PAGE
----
-Brian Webb

Brian serves as the Director of Climate Caretakers, a global campaign dedicated to mobilizing Christians to pray and act on climate change.  He also works as the Sustainability Coordinator at Houghton College in western NY where he lives with his wife and three kids.


Being GR$$N

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This blog post comes from Alex WaardenburgAlex is a mechanical engineer with an education in engineering cost-benefit analyses and a passion for investing.  His wife Tiffany is a dietician with a passion for food. Both have a passion for social justice and for orphan care. After they welcome their firstborn this November they will start the process of adopting.


“The truth was unavoidable. Our actions were negatively impacting the lives of our brothers and sisters across the world. Whenever we would see the latest victims of the most recent flood or drought in the news we had to wonder ‘did we contribute to their suffering?’

My wife and I couldn’t continue living like we didn’t know that our lifestyle was dangerous to those around us and around the world. We could never heal the pain of those who lost loved ones to climate change, but there had to be something we could do. The very least we could do was to use our knowledge in cost benefit analysis to determine if any upgrades to our home, which would reduce our carbon footprint, would be financially beneficial to us.  We expected to be faced with the decision of how much money we were willing to lose to reduce our carbon footprint.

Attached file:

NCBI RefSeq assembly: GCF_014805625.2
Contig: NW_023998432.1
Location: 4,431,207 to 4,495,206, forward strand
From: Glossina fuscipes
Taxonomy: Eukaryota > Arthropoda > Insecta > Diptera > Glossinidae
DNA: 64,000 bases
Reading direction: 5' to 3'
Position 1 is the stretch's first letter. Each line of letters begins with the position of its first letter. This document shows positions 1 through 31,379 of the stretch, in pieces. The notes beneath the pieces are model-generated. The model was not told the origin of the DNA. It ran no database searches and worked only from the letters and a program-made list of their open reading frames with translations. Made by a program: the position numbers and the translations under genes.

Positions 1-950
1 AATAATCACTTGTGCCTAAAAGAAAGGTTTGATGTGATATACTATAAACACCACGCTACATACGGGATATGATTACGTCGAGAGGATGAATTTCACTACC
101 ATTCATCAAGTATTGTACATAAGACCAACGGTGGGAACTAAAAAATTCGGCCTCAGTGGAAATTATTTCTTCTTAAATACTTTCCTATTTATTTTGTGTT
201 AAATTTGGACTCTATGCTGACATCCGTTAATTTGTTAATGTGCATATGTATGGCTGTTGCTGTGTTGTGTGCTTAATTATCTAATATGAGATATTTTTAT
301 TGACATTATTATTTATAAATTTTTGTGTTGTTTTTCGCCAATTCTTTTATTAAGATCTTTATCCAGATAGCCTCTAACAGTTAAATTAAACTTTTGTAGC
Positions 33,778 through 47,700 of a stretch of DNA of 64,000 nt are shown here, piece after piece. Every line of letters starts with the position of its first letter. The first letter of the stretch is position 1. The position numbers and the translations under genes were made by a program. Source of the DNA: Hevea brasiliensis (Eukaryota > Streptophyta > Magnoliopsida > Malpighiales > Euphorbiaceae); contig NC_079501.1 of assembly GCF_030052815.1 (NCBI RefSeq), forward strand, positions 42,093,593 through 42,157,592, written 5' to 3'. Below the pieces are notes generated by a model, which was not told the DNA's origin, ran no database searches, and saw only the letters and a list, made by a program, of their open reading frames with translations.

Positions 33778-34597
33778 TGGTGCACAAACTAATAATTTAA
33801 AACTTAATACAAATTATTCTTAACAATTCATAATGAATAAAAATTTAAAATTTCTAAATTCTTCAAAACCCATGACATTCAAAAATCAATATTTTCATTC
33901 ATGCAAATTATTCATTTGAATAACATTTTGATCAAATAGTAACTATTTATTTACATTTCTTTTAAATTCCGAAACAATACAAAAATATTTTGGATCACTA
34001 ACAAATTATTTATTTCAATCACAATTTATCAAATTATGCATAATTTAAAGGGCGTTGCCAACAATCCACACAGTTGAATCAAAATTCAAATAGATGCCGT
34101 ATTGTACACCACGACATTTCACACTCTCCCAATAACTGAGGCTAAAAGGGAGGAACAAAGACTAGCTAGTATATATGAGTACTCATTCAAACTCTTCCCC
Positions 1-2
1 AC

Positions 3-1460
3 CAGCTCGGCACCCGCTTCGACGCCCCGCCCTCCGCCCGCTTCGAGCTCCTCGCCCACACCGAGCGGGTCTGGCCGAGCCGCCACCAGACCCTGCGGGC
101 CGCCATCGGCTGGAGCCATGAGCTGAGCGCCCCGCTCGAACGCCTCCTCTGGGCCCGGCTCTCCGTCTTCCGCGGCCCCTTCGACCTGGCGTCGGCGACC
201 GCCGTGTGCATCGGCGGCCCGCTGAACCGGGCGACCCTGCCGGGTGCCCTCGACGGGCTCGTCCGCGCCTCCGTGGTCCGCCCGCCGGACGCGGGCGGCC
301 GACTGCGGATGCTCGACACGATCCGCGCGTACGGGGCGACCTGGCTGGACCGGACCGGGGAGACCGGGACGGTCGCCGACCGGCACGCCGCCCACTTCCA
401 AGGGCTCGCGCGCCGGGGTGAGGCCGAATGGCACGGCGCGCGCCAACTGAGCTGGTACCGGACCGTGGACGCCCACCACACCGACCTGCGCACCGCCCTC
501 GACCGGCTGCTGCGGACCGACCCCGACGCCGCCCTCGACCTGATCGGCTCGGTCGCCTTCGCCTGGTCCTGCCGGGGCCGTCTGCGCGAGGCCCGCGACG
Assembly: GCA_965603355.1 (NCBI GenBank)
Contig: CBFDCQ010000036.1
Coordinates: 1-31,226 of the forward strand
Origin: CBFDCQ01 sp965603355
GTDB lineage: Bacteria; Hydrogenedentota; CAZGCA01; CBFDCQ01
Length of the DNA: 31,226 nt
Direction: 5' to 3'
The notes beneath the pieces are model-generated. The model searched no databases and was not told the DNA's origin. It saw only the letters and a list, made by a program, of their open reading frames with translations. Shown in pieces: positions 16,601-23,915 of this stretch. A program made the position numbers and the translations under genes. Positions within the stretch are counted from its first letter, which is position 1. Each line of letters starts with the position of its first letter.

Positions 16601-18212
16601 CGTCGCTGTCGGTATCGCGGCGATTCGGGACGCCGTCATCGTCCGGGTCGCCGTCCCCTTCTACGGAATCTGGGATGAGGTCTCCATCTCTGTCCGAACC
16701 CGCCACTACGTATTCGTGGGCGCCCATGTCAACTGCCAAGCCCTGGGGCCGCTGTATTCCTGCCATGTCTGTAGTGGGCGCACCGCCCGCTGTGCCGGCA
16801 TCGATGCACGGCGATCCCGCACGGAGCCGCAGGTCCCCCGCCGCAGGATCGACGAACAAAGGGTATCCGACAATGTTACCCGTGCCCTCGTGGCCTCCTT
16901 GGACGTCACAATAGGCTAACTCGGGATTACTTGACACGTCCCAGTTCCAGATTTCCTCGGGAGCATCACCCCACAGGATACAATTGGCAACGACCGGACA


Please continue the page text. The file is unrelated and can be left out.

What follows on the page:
That was three years ago.

My wife and I are now completely free of fossil fuels, and we only made one financial decision that could be considered charity.  Everything else has saved us thousands of dollars a year. Let me tell you how.

  1. We bought solar panels. With our unshaded, south-facing rear roof and our region’s climate history the cost-benefit analysis revealed that a system of photovoltaic solar panels would provide an APY of more than 10% over the life of our investment. That is the best investment opportunity we have ever come across. We installed as many panels as our roof could fit. We have been monitoring our system for over a year, and it has provided 50% of the electricity our home uses in a year while outperforming initial expectations. We have been so impressed that we built a pergola on the south of our home for another system which, together with the first, will make 100% of the energy our home uses throughout the year.
  2. We bought electric cars. The cost benefit analysis for us was simple: The car was cheaper than the gas alternative and used cheaper fuel. We also quickly fell in love with the smooth ride. The real analysis was figuring out if it fit into our lifestyle. We were confident that being a two-car family would allow us to have one affordable electric car with limited range and one gas car without making any changes to our lifestyle. We took a small leap of faith and discovered owning an electric car was even easier than owning a gas car. We were so impressed that we bought a second electric car and have not purchased gas since! We did learn a few lessons the hard way, but we are now fully electric and have never looked back!